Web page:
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shortwave

Discussion in 'Survival/Preparedness Forum' started by FireForged, Mar 25, 2013.

  1. FireForged

    FireForged Millenium #3936 Millennium Member

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    Dec 25, 1999
    Rebel South
    CAn anyone suggest a good shortwave receiver(listen only)? I would prefer small mobile but it all depends on how good the reception is.
     
  2. FullClip

    FullClip NRA Benefactor CLM

    Years ago I had one similar to this, but with the Radio Shack brand.

    http://www.radioshack.com/product/index.jsp?productId=11208548


    Used to tune into Radio Moscow once in a while for a laugh as the propaganda flowed freely "straight from the horses mouth" as the USSR was dying.

    The antenna on a portable unit is always a poor compromise for reception. For good reception you'll need a wire of the correct length for the frequency you want to receive.

    Shortwave is kinda' cool, but I think it's fading away slowly as the internet and satelite radio takes over the void.
     


  3. w9trb

    w9trb

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    Feb 22, 2010
    Sadly, the best days of shortwave is over. However, there are still English broadcasts, just not near as many as there used to be. On the plus side most shortwave radios include better reception capabilities for the more ordinary AM band. This gives you a better chance of clear reception and more stations for news gathering. In general, you will want to shop around and be sure that you get a model that includes Upper Sideband and Lower Sideband. Look for this feature even if you do not anticipate becoming a Ham Radio operator. The electronics in the radio will tend to be better and also under difficult reception conditions you can tune in either the upper or lower part of the signal and tune it clearly, with less interference. If you have questions just pm me, been a Ham for 25 years, probably can answer your questions that way and not bore people here that are not interested.
     
  4. My favorite is the Sony ICF-7600G, I bought it 15 years ago and it's been serving me well. The current model is 7600GR, it has some improvements over the 7600G.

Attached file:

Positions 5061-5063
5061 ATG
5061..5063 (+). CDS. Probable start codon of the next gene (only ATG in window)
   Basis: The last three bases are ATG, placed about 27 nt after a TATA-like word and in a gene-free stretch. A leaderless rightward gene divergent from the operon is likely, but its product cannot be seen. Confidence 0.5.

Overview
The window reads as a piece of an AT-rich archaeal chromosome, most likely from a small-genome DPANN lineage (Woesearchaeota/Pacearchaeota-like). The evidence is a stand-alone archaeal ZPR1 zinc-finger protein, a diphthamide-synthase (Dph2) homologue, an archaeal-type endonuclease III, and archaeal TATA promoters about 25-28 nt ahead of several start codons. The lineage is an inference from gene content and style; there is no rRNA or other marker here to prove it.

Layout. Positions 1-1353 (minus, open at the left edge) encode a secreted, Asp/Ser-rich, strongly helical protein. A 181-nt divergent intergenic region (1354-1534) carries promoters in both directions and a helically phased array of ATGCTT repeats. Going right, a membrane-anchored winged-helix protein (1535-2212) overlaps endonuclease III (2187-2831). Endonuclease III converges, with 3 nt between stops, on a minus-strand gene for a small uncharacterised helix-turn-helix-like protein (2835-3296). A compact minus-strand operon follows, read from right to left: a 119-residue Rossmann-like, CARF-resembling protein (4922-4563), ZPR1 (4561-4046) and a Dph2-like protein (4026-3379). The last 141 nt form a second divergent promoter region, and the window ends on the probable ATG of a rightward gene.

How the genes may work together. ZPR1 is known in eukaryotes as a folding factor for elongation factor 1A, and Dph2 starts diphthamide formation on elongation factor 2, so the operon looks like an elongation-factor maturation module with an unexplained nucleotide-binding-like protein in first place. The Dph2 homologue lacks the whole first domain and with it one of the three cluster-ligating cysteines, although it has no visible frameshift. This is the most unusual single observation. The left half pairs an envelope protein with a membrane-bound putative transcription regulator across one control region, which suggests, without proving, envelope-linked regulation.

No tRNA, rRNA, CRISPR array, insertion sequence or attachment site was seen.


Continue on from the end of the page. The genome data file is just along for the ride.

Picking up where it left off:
[​IMG]
     
  5. FireForged

    FireForged Millenium #3936 Millennium Member

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    Dec 25, 1999
    Rebel South
    yeah, its HAM I want to be able to listen to during emergencies, not so much world wide stuff.
     
  6. FireForged

    FireForged Millenium #3936 Millennium Member

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    Dec 25, 1999
    Rebel South
  7. kirgi08

    kirgi08 Watcher. Silver Member

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    Acme proving grounds.
    I don't see why not,my scanner can pick up ham freqs.'08.
     
  8. All the ham shortwave frequencies, yes - from 160 meters to 10 meters. But no 2m or 70cm, which is where most of local ham activity occurs.
     
  9. w9trb

    w9trb

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    Feb 22, 2010
    If your interest is for local events, you will be better served by purchasing a scanning radio. You are looking for coverage of 144-148 Mhz and 444-448 Mhz in FM mode. Fortunately almost every scanning radio will cover this range. If you are in a large city, some local services are using trunking radios. You need to find out before hand if that is the case. Trunking radios are more expensive by far. Regular scanners can be had as handhelds or table-top models. One interesting feature I have seen for Nascar fans are models that search out the signals from race teams at the push of a button. All models allow you to search segments of frequencies to find previously unknown signals.
     
  10. w9trb

    w9trb

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    Feb 22, 2010
    Railroads use FM signals around 156-160 Mhz, all scanners will do that. Aircraft use AM at around 120-124 Mhz and you will need to be a good shopper to be sure a given scanner will do this. Most scanners will list Aircraft band on their sales literature, but you need to check and be sure. A handheld scanner with Aircraft band would be ideal to take along to an Airshow. It would let you hear the Pilots and Tower for example.
     
    Last edited: Mar 26, 2013
  11. FireForged

    FireForged Millenium #3936 Millennium Member

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    Dec 25, 1999
    Rebel South